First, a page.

Pregnancy Diary: 26 weeks

Today I am 26 weeks and 2 days pregnant.

image(Sorry the pictures are so huge, I can’t work out to resize them – still a bit inept at this blogging malarky!)

Baby is now apparently 36cm long and their hearing is getting better as the network of nerves to his or her ears are almost complete. I don’t doubt this for a second as bubba moves the most when the kids are curled up chatting incessantly as I read books to them! I still have absolutely no inkling as to whether it is a girl or a boy. Sophia is rooting for a boy as she wants to have her own room forever and Isaac changes his mind on a daily basis!

I’m feeling a bit blah this week. The acid reflux hasn’t been great and my hips and pelvis have been quite painful, probably due to the move. None of this is particularly helped by Isaac waking up 2-3 times a night after having just mastered sleeping through before the move. By the time evening comes, I just want to veg with trashy shows or a book, I feel like I should be being a bit more productive! But I’m hoping once we’ve set up the weight bench in the garage I can get back into lifting a bit (having not for two weeks due to the move) as that tends to help both my energy levels and mood.

I’m also aware that my mood is mirrored in the kids so am trying to make a conscious effort to be a bit more positive and focus on the good….like going to look at new beds today at Dreams – our current bed is almost 14 years old and has definitely seen much better days!! Hope you all have a very cosy and chilled Saturday on this wet and dreary November day.

Home Sweet Home

Between birth and turning 18 I moved house 7 times. Since then I have moved a further 7 (I think). That means on average I’ve moved once every two years since arriving in this world. Of course that’s not actually been the case as I’ve stayed longer in some places and much shorter in others. But the point is, I’ve moved a lot.

So on the completion of our most recent move it’s got me pondering about what home means to me. I’ve obviously been lacking a strong attachment to any one place and have inherited the Watson gene of eternal optimism and seeing the good in every situation (and therefore, every move). This combination means that up until now, I have had no strong desire to settle down, plant roots and stay put. But maybe I was just waiting for the right place?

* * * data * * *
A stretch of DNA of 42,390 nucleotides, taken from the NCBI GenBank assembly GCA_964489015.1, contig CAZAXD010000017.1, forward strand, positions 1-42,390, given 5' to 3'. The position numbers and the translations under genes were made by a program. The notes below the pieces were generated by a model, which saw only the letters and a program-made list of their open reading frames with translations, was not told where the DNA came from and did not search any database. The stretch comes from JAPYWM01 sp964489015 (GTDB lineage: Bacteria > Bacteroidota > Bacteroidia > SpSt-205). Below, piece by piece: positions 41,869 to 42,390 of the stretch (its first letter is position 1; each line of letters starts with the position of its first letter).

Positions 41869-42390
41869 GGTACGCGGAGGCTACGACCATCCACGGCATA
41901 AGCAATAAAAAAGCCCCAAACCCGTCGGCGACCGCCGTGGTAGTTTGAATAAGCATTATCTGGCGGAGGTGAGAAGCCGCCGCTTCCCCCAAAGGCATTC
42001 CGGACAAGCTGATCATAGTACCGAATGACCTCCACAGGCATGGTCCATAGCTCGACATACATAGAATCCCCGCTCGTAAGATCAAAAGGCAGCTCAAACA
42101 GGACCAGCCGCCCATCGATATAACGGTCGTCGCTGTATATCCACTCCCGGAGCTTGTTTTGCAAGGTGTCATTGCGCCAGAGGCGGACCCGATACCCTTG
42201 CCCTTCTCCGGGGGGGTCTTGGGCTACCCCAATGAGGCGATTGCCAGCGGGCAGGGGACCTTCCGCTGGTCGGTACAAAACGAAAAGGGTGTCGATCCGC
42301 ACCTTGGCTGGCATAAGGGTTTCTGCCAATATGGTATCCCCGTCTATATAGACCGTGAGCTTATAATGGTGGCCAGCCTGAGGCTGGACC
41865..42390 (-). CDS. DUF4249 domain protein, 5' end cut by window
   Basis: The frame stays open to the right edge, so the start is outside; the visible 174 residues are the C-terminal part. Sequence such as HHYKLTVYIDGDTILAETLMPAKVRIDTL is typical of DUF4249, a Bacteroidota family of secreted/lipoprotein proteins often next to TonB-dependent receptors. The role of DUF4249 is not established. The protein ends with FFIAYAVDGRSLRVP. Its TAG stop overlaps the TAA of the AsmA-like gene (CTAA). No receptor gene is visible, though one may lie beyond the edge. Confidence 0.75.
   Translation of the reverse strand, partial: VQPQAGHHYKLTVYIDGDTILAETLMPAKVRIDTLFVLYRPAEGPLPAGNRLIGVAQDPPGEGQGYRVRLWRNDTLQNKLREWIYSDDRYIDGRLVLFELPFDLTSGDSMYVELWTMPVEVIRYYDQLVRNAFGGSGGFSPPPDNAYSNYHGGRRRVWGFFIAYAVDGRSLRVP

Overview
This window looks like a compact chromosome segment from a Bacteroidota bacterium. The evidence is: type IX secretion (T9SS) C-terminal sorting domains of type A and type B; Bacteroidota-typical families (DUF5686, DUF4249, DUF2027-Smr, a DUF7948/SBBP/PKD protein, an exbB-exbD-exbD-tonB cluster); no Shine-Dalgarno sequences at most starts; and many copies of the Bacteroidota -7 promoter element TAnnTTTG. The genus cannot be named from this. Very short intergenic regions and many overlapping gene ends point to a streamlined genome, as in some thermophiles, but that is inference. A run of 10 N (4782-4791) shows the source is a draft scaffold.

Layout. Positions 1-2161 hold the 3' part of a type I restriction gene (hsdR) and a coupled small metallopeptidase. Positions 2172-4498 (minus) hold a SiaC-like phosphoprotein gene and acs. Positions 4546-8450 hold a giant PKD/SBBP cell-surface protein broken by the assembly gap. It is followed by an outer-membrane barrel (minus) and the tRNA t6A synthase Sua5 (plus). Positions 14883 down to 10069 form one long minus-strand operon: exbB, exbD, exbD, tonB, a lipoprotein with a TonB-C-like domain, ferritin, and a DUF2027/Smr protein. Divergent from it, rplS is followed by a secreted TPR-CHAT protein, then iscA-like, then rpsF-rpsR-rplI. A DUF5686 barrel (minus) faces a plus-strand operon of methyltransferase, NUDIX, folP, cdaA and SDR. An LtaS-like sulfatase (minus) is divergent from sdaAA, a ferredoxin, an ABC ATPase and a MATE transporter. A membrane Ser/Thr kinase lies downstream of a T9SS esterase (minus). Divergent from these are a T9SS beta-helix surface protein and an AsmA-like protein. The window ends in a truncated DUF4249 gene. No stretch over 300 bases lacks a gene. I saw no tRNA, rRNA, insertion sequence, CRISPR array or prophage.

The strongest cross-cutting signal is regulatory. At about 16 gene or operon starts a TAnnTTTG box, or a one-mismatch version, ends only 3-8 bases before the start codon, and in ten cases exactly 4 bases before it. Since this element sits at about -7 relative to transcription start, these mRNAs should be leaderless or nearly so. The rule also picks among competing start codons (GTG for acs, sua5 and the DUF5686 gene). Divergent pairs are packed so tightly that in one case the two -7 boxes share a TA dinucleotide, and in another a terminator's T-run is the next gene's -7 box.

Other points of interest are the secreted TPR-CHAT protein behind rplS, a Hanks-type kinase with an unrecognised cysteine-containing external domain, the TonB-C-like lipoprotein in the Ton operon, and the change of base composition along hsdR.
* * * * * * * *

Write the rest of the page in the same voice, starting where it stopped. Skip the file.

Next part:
Because almost as soon as our furniture and boxes were brought into this new (slightly run down) house, I’ve felt like we’re back at home. The idea of living anywhere else for the foreseeable future is one I really dislike. For better or worse (though I suspect the former), I’ve found a home in Topsham. We all have.

I can’t quite tell you exactly what it is about the town that fits us so well, it’s a combination of factors really. It’s small enough to get to know your neighbours and local community but big enough to have good transport links and utilities like the parks, pubs, independent shops, library and swimming pool. It’s next to the river and not far from some lovely beaches and Dartmoor. And probably most importantly, all four of us have made some really good friends here. Friends that we’ve still seen during our brief time away in Thorverton but who we’ve missed and who we’re looking forward to seeing much more of now we’re back.

So although we have most definitely downsized from the beautifully converted and spacious barn with huge gardens and views over rolling hills to a small three bed mid terrace in need of some TLC and in possession of a small concrete garden, we have no regrets. We felt almost instantly settled again and like we’d never left. I’m not saying we’ll stay here forever, only God knows what our future holds. But for now, we’re exactly where we want to be.

It’s good to be home.

(I can’t talk about moving though without giving a HUGE public thank you to Jo and Matt for sacrificing their half term and precious family time to drive four hours along the coast and work insanely hard with Dan to move us back to Topsham. We bloody love you guys!)

Not so impartial after all